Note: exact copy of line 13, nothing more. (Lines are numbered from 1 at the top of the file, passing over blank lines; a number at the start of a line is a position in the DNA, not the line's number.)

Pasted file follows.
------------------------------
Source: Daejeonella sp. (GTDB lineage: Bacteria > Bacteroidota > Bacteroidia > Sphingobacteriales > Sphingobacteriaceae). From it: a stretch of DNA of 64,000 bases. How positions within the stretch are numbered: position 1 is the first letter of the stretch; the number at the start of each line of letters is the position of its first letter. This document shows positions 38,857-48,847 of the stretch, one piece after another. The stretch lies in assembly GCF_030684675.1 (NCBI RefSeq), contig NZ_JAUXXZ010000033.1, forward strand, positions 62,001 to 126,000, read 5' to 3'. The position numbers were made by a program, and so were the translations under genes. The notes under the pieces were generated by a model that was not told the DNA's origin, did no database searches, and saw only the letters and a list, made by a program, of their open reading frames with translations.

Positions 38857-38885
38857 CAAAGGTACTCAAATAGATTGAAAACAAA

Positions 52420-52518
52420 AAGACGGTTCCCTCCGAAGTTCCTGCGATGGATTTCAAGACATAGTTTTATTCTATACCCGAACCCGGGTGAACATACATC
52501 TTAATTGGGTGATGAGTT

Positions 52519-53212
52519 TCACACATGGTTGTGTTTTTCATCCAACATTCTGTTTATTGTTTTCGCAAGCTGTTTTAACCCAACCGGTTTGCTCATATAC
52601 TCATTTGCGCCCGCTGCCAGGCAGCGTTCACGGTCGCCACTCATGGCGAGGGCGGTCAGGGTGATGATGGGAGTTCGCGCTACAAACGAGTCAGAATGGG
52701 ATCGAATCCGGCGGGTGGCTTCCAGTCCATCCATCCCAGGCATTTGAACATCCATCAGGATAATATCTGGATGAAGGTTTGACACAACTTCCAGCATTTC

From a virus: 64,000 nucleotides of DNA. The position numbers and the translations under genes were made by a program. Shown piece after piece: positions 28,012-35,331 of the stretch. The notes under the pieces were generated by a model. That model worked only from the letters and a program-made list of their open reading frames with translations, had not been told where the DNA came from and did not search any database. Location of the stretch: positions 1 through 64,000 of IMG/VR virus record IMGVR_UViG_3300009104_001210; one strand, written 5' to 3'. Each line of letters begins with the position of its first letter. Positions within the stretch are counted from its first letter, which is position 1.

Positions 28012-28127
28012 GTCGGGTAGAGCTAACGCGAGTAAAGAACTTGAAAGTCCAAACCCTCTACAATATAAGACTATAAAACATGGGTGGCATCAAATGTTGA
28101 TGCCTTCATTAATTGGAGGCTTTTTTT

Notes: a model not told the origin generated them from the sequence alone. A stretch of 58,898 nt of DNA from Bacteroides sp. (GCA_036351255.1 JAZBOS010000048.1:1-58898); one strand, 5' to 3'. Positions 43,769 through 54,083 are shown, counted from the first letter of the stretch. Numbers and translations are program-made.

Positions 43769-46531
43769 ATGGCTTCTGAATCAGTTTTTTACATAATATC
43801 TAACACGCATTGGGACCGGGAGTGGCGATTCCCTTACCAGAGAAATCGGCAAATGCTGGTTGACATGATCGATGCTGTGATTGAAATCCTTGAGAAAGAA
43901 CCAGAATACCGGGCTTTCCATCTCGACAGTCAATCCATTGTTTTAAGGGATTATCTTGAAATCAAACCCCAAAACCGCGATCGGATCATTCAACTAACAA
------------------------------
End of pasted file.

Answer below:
28012 GTCGGGTAGAGCTAACGCGAGTAAAGAACTTGAAAGTCCAAACCCTCTACAATATAAGACTATAAAACATGGGTGGCATCAAATGTTGA